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The True Story of ON THE BASIS OF SEX

December 21st, 2018The True Story of ON THE BASIS OF SEX

Felicity Jones sets out to change hearts and minds in ON THE BASIS OF SEX. The film, which opens on December 25, follows an ambitious young woman determined to overcome gender discrimination using the law as her primary tool.

But what makes this story even more intriguing is that it is true. The biopic is inspired by the early life and career of Supreme Court Justice Ruth Bader Ginsburg, played by Felicity Jones. The film shows how she constantly fought to change laws around discrimination, before her role in a case brought before the U.S. court of appeals ultimately gave her the opportunity.

Overcoming The Odds

Ruth Bader Ginsburg’s battle with discrimination started long before she challenged it in the courtroom. In fact, she often faced prejudice throughout her youth — one major confrontation with bias came when she was demoted from her job at Oklahoma’s Social Security Administration office during her pregnancy.

Ginsburg enrolled in Harvard Law School a year after giving birth to her daughter. This in itself was a big deal, as she was one of only nine women in a class of over 500 men. This only led to more discrimination. As the trailer for ON THE BASIS OF SEX shows, the Dean of Harvard Law asked her (and the other women at the school) “How do you justify taking a spot from a qualified man?”

None of this stopped Ginsburg from working her way to the top. She transferred to Columbia Law School, where she earned her Juris Doctor degree. (As joint top of her class, no less!) Yet she still struggled to find employment in the male-dominated world of law, receiving rejections due to her gender. She fought on, and got a job she used to pave the way for more opportunities.

Fighting For Equality

Ginsburg’s appointment as a professor at Rutgers Law School was somewhat revolutionary. Yet again, there were few female law professors in the U.S. at the time. Not that everything changed all at once. Ginsburg dealt with the same problems after that appointment, receiving less pay than her male colleagues.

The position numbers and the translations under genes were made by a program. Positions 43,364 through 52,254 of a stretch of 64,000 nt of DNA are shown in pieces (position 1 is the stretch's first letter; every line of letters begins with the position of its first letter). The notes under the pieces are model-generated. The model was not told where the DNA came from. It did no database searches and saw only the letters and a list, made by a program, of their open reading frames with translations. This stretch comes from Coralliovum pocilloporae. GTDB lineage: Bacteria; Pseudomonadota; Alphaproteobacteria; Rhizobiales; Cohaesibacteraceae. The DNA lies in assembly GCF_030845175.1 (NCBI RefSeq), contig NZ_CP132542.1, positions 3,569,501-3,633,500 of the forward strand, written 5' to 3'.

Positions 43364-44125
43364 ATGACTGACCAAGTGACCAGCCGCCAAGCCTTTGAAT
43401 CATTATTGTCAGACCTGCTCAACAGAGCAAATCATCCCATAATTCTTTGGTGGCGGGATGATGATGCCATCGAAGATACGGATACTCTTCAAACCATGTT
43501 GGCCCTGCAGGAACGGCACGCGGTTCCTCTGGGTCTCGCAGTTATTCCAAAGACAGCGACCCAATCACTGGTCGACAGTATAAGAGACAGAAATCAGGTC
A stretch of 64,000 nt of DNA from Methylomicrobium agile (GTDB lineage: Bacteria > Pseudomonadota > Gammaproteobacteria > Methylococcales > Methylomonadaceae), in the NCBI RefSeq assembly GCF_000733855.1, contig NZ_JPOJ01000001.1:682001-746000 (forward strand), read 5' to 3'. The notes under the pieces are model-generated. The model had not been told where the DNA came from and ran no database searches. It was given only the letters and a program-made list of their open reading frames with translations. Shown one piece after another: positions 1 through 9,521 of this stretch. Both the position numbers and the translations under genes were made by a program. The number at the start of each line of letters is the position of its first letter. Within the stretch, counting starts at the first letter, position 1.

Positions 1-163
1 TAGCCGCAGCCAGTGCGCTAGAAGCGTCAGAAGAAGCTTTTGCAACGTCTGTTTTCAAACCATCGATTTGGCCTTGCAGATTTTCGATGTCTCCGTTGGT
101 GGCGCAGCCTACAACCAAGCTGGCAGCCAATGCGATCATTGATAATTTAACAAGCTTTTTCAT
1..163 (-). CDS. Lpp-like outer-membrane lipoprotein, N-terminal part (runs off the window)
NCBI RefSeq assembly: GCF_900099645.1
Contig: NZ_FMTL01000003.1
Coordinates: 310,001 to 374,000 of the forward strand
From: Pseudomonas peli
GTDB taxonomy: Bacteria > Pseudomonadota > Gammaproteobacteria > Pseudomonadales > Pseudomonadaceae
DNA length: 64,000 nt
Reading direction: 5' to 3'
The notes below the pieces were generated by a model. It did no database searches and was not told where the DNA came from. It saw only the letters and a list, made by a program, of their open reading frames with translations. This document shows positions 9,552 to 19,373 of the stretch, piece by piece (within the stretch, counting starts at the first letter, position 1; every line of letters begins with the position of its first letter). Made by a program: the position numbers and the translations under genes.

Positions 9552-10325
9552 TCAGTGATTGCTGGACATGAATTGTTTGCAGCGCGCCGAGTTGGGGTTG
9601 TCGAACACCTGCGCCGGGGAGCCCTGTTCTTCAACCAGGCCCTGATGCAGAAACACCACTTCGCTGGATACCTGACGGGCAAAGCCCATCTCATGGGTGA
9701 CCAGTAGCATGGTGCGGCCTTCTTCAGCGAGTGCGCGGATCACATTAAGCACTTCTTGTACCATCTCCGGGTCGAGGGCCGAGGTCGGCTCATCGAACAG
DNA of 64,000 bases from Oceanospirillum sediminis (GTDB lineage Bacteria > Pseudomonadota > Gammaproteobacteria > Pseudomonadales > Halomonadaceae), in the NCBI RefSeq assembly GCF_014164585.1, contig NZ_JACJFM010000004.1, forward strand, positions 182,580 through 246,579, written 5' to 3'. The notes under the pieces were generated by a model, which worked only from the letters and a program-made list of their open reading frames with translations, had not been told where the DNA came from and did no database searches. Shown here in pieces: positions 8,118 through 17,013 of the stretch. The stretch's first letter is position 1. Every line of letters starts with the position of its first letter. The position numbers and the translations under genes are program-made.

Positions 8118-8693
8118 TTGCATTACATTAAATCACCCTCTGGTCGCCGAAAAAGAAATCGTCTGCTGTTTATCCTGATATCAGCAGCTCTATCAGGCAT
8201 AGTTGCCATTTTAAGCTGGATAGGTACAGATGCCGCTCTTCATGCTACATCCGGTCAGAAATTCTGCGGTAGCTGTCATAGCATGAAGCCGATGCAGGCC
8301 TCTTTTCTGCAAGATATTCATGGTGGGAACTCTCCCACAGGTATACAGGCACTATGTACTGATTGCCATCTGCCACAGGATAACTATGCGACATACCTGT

Still, she persevered. Ginsburg soldiered on to make history once again in 1970, when she and her students co-founded the first ever U.S. law journal to focus solely on women’s rights.

Taking On The Law

After co-founding the Women’s Rights Project, Ginsburg soon began taking gender discrimination cases before the U.S. Court of Appeals. Ironically, perhaps the most significant case she argued involved discrimination against a man. Despite that detail, the case proved to be the perfect vehicle to spread her concept of equality.

The case was Charles E. Moritz v. Commissioner of Internal Revenue. The crux was that a man (Moritz), who took care of his aging mother, had been denied a specific income tax deduction on the basis of his gender. (This deduction was only available to women.) Ginsburg didn’t normally do tax cases, but after it was brought to her attention by her husband, Martin Ginsburg, she teamed up with him and took on the case.

Ginsburg spoke about the flawed basis of the law when visiting Stanford Law School. She commented:

“The line the law drew rested on a stereotype: Women are caregivers, so a daughter would take care of her aging mother, but men are out in the world, earning a living, so they don’t take personal care of aging parents.”

We won’t spoil the outcome before you see ON THE BASIS OF SEX. That case plays a significant role in the story. It was, in many ways, the young Ginsburg’s chance to prove herself, and a starting point to attack all the deep-rooted discrimination written into law.

ON THE BASIS OF SEX hits theaters on December 25.

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